|End Names||Parry Street End, National Park End|
|Other Sports||Australian Rules, Rugby League|
|Current Local Time||11:26, Thu Nov 30, 2023|
Despite the demise of the Northern NSW tour fixture in the early 1980's, No.1 has in more recent times hosted the first-class game between NSW and touring sides, generally to the visitors' detriment. England have lost to NSW in both of their encounters here, while the West Indies were lucky to escape with a rain-affected draw. The tour matches have been something of a hex for NSW however, with both Mike Whitney and Greg Matthews ending their first-class careers during successive NSW versus New Zealand tour matches because of injuries incurred mid-game.
An earthquake which struck the city in December 1989 caused structural damage to the grandstand and forced the closure of the ground. Protracted insurance wrangles delayed reconstruction for three years and cost Newcastle the opportunity of hosting a match in the 1992 World Cup.
After the ground's reopening, first-class matches continued to be held here until the 1997/98 season, when adverse reports on the pitch and outfield, combined with a desire to centralise all NSW home games at the SCG, saw it removed from the roster. The surface was completely relaid during the 2000 off-season. Unfortunately the new surface was not quite ready in time for a Pura Cup match which had been planned for the ground in December.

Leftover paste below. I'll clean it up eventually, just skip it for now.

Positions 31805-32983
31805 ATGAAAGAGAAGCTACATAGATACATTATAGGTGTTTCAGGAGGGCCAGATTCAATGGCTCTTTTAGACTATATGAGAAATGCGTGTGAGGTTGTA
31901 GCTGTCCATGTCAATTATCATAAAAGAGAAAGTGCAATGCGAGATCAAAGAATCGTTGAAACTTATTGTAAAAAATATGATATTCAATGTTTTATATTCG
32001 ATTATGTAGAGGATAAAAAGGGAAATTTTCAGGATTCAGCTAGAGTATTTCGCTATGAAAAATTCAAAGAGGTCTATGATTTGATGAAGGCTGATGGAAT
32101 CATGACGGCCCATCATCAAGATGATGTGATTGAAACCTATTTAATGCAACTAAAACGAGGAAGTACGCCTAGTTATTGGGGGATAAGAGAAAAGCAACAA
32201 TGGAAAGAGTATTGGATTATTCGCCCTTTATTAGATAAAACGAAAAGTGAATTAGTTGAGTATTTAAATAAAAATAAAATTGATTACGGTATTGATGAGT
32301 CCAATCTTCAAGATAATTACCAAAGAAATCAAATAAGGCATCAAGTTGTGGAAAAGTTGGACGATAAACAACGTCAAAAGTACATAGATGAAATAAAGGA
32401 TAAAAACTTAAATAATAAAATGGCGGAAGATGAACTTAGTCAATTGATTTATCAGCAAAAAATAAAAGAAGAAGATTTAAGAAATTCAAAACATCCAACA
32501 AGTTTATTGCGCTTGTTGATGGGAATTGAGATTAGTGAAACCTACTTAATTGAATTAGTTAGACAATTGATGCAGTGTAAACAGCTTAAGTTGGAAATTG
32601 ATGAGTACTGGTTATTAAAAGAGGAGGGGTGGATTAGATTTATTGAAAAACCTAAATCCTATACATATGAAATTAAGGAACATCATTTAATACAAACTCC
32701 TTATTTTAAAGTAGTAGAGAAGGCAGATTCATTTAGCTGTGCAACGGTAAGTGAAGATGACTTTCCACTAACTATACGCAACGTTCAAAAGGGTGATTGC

The only taste to date of full international cricket came in February 2000 when the Australian women's team totally outplayed its English counterparts in a one-day international. An Under-19 test two years earlier gave an early glimpse of rising Pakistani all-rounder Abdur Razzaq, who scored a century and took a hat-trick against the Australian youth team.
No.1 Sports Ground has seen crowds in excess of 22,000 for local rugby league grand finals. While this figure has yet to be put to the test for a cricket match, it is to the regret of local fans and officials that Newcastle has never been allocated a Mercantile Mutual Cup game.
(Rick Eyre, November 2000)